b) If there would be a reporting after the meeting as to the subject matter and any decisions taken
More importantly, to quoted a hackneyed old phrase, “Is it the right thing to do?” When Abbotsford citizens, who are not even allowed speaking to council with giving them two weeks written notice, is faced with notices like the one above, merely announcing, for no reason they are porepared to share with us, they are going to have a secret meeting, citizens have every right to know why.
We’ve received no response from either city official..
So much for transparency. So much for open, democratic government.
Thanks for changing things at City Hall Bruce.
Join the discussion 4 Comments
Jay Mitchell Says:
“Mayor Bruce Banman has made ‘transparency’ one of the things he claims to have brought to City governance during his term as mayor.”
How, exactly? Perhaps from his perspective of civic entrenchment… but to the voting public, City Hall appears just as murky as it ever has. With some elected officials ignoring requests for information, and others stepping around issues in strategically-worded responses, it’s incredibly difficult for anyone to claim an improved level of transparency.
Edit: If someone wanted to truly bring “transparency” to our City Hall, they’d need to start with making all documents available to be public as a default without having to go through gatekeeper-style access requests. All e-mail correspondence should be openly available, as should any physical paper letters or memos pertaining to municipal business. No more internal jokes between City staff and the police department, no more snide comments between staff and members of local organizations about issues, and no more refusals to comment. If an employee or councillor doesn’t want to follow these guidelines, they should seek a position elsewhere.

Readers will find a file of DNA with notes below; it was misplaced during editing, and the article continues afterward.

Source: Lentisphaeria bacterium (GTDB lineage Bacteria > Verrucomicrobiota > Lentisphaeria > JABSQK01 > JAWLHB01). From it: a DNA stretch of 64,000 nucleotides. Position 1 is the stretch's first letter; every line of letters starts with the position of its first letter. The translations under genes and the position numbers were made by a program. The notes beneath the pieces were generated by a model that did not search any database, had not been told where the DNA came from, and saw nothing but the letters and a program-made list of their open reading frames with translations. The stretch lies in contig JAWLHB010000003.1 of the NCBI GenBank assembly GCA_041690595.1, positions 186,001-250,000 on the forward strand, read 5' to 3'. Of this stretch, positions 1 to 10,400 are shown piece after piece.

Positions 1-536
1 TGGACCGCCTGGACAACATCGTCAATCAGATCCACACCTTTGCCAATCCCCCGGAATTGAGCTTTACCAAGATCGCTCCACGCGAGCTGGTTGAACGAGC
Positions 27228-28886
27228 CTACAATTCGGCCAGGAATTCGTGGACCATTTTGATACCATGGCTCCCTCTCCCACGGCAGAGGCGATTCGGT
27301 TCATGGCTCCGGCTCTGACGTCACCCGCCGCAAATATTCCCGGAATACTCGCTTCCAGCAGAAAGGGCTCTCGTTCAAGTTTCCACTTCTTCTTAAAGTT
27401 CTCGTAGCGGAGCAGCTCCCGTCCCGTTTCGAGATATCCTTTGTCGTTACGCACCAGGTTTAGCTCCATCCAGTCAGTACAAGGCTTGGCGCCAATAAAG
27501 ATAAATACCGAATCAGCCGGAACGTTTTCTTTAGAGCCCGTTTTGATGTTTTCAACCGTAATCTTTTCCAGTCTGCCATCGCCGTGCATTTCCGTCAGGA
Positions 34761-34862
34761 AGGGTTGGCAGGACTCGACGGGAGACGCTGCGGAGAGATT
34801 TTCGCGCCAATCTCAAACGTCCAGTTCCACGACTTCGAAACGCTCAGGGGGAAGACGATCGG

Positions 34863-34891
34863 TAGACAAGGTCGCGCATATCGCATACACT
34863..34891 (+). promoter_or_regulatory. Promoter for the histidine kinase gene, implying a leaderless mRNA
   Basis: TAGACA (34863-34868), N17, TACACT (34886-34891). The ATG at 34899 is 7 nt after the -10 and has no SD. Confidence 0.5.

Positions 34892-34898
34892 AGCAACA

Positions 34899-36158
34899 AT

From Facebook: https://www.facebook.com/pages/Today-Media/447088788677534
Thank you Mike, for hammering away on this business of ‘closed meetings’.
All government business should be considered the business of those who pay for the elected politicians, the bureaucrats, the civil servants, the consultants, the ‘partners’ in P3s.
Whatever comes out of the pockets of the tax-payers who bear the burden of government should be set on the default of OPEN,…..full transparency.
Only under extremely narrow, limited situations should the people who foot the bill be kept in the dark as to where their money is being spent.
Excessive, lavish indulgent perks, and expenses are merely a cover for theft of public money. But the bleeding becomes a raging river when government conspires to keep everything they do shrouded from public view.